Reviews

La nuit américaine

François Truffaut

France / Italy, 1973

Credits

Review by Stephen Snart

Posted on 15 April 2010

Source Warner Bros. Home Entertainment DVD

Categories Love on the Run: The Films of François Truffaut

It’s all there in the title: Day for Night, or La nuit américaine. Named after a filmmaking technique in which a sequence is shot during the day but made to look as if it is set during nighttime, the film’s title refers directly to the artificiality of cinema, while also hinting at the dominant influence of America on all moviemaking. Taking a cynical attitude, one could assume that the title is pointing to a certain “phoniness” inherent to the medium: film is always marked by the tinkering of post-production and can never be an accurate reflection of reality. Even the cinematic artifacts that purport to be reality – investigative documentary, IMAX nature movies, the latest YouTube sensation – are all suspect of being altered by editing, coloring, audio manipulation, digital effects and multiple takes. But Day for Night while melancholic and measured, is not cynical. Instead it is an effusive but sober love letter of a film, and its title speaks to the magical exoticism of the seventh art form.

Day for Night depicts a film crew setting up in Nice to produce a mid-sized romantic drama about family and infidelity. As a movie about moviemaking, it observes the confusion, calamities and couplings that occur on the average film set. Truffaut himself co-stars in the large ensemble as Ferrand, a half-deaf director with an exterior façade of total composition but an interior plagued by insecurity. It’s a remarkably confident, sturdy performance for a filmmaker not known for stepping in front of the camera.1 His character here, Ferrand, doesn’t meet his lead actress, Julie, until the day she arrives on set. Played by real life movie star Jacqueline Bisset, Julie is a mentally fragile beauty who recently walked off another production following a psychological breakdown. The casting of Bisset, an Englishwoman, offers insight into the need for foreign productions to hire commercially viable actors, even at the expense of efficiency — a practice common during the 70s and reflected in Truffaut’s Fahrenheit 451. There’s a marvelous moment in which we hear Julie’s internal reflection that she’ll have to practice her French after shooting her first scene.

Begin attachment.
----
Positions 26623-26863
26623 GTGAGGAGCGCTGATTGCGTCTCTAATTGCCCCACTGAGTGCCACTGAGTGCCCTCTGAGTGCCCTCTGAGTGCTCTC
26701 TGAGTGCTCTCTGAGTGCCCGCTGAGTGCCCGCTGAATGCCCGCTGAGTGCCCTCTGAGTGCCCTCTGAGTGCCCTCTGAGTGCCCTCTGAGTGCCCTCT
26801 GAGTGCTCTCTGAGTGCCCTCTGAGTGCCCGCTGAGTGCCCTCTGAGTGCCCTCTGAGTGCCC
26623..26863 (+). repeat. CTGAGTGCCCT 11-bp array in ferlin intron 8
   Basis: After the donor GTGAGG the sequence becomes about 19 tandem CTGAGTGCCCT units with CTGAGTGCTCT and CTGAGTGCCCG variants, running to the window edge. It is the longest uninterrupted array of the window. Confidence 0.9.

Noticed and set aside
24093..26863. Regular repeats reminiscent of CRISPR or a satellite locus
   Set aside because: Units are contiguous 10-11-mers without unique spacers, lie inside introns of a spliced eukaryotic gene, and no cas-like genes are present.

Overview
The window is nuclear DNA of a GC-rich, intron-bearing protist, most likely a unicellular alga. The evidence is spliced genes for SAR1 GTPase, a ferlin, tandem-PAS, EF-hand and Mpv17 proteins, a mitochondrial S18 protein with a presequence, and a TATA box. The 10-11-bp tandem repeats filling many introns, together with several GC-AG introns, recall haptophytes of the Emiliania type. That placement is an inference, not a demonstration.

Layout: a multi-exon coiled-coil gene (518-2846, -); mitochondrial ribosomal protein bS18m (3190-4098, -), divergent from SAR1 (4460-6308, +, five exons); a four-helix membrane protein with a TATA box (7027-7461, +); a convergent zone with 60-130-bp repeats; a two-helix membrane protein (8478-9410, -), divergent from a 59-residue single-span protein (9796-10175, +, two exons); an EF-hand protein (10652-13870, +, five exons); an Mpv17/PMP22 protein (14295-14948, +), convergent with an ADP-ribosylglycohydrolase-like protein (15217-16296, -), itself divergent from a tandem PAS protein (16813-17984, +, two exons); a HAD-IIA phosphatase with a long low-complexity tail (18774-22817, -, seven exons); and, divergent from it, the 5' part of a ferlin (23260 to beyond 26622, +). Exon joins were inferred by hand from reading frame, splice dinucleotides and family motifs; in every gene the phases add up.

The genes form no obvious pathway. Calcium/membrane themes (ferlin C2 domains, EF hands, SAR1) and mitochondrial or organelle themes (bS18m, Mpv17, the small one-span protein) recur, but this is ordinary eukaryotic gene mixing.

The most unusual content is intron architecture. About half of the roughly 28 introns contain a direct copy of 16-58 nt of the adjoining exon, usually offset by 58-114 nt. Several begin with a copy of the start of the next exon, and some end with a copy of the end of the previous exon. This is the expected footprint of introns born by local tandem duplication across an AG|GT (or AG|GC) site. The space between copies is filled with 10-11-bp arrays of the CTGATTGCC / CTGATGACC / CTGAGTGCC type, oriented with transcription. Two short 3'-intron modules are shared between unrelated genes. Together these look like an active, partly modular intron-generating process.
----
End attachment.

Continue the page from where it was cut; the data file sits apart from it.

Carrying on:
Julie’s situation isn’t Ferrand’s only concern. He also has to deal with the petulant young actor Alphonse, played by Jean-Pierre Léaud. Like Bisset, Léaud’s casting is another bout of self-reflexivity, as Léaud played Truffaut’s most famous character, Antoine Doinel, in The 400 Blows and beyond. His portrayal of a wishy-washy actor pays homage to the fickle Doinel that accelerated the careers of both him and Truffaut. His casting in Day for Night could have been a crass wink-wink if Léaud wasn’t such a fine actor.

As for plot, we have Alphone’s misguided love affairs, first with disinterested script girl Liliane and eventually with Julie, as well as Ferrand’s battle to keep everything on schedule. But more than anything, Day for Night is a series of behind-the-scenes vignettes chronicling issues both grand and small: the painful hilarity of a past-her-prime diva’s inability to open the right door after multiple takes, debates over whether to recast an actress who turned up to set pregnant (“An actress who won’t appear in a bathing suit is ludicrous!”), and the sudden death of a beloved and essential cast member. The one constant is that throughout it all, the intrepid cast and crew soldier on, determined to complete their film.